Ah, in this paradise, truly god’s country, full of his heavenly munificence, there’s frustration, too. The causes cannot be elaborated in full here, or anywhere. Why is the Malalyali such a demon for drinks and addictions? Why has Kerala become a land of unfulfillment though it is fulfilled by nature? Every Malayali these days are into some kind of addition, no, multiple ones. At Aluva I see a man walk into a shop demanding to be served lemonade. His eyes are bloodshot, popping out like eggs, and below it are bags that can easily hold a pouch of tobacco, which he orders next. Obviously, he is trying to control last night’s excessive consumption of the local potion – arrack.
I have seen men become so disoriented that they consume in excess with a vengeance, as if drinking can exorcise the demons. And there are sad stories plenty for the migrant workers who have returned from the Persian Gulf, Bombay, Delhi and other parts of the world: malignment, persecution and ill treatment. Women are distraught when their men get together for a tipple as the result is over-drinking and over-eating that eventually lands up in a hospital bed.
The truth is Kerala has a big addiction problem that keeps the liquor, medical and local mafias in business. The mafia has its hands in everything. A ‘quotation’ racket is unearthed, the television at Nedumbassery Airport informs me. ‘Quotation’ is the name given to contract killing. It is easy to get somebody killed in Kerala; all it takes is a few thousand rupees and the services of a few goons like the ones I am watching now. Finito! Life is cheap.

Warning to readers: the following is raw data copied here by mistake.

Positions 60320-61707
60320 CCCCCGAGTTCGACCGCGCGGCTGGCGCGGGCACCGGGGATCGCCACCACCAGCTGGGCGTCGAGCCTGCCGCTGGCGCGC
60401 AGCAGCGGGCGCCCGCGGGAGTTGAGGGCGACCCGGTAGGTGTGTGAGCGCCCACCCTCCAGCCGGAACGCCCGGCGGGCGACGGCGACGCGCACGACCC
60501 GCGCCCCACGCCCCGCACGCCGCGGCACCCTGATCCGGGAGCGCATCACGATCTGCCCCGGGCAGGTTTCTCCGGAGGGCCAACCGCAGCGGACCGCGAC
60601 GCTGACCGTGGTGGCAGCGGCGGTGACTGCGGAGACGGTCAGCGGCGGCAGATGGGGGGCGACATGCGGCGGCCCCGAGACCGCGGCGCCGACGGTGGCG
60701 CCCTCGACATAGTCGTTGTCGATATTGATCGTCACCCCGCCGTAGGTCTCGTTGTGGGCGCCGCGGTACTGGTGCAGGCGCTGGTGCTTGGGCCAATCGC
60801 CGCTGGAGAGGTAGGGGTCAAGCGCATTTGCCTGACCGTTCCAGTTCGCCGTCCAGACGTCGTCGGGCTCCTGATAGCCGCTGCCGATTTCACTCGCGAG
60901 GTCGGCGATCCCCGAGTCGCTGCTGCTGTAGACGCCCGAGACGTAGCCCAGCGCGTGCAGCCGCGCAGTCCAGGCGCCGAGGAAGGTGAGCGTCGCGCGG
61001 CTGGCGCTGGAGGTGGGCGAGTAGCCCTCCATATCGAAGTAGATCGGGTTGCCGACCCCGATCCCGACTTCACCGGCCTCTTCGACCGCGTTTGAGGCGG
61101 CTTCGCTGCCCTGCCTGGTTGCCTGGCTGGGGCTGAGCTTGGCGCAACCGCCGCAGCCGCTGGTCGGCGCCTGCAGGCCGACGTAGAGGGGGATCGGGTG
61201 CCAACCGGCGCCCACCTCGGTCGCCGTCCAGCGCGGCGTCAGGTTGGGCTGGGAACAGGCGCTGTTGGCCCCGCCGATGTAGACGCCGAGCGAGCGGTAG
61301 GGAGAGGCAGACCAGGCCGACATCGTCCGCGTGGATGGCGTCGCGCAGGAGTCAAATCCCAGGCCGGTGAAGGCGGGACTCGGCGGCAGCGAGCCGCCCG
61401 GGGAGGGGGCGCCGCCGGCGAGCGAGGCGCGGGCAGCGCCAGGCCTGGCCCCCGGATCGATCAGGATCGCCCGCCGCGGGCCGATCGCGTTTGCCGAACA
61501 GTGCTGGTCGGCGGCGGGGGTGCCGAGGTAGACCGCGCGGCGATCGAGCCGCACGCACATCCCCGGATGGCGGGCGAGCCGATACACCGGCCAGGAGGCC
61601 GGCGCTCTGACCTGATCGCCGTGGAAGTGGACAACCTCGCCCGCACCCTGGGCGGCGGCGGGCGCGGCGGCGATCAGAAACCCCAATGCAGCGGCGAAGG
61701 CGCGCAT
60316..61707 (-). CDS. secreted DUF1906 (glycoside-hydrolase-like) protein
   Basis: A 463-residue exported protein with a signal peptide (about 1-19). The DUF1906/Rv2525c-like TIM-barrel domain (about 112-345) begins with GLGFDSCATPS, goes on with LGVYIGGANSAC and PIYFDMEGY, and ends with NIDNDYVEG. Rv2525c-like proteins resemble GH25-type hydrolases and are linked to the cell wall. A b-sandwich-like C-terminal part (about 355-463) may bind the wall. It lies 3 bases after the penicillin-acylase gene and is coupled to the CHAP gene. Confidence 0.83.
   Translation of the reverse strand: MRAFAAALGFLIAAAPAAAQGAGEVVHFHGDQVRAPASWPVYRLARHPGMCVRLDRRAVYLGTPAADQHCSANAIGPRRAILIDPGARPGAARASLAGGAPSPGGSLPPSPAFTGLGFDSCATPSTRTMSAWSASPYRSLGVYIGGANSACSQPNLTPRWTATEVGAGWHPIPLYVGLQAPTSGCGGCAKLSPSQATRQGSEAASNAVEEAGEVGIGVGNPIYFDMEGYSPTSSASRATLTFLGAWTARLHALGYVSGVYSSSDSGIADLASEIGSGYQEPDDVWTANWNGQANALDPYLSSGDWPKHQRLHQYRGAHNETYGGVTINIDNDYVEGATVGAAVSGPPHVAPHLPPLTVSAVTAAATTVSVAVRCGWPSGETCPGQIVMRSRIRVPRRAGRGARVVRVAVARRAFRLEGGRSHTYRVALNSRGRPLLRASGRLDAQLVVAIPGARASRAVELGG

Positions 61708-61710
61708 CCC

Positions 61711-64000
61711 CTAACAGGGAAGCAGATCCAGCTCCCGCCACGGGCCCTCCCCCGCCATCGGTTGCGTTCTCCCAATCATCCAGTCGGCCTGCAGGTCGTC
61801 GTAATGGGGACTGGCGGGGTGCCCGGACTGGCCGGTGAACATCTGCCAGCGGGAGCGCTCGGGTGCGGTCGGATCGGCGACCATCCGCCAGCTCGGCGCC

At Aluva I spend a night in a roach-infested hotel, which boasts of an air-conditioner, which wheezes but doesn’t reduce the temperature a bit. There aren’t rooms to be had anywhere else. The next day I see the new Kerala at Nedumbassery Airport, from where I am writing this. There are well-dressed people everywhere. Even the Mundus and saris are carefully starched and worn with élan. There are smells of expensive perfumes, and the waiting lounge glitters in the glow of a thousand fluorescent tubes.
At last my flight DN 819 to Mumbai is announced. I am now shutting my Word file on my Nokia E61i with some reluctance. My bird is ready and the journey back to the daily grind has begun.
(Pictures uploaded from my mobile phone using Shozhu’s proprietary software.)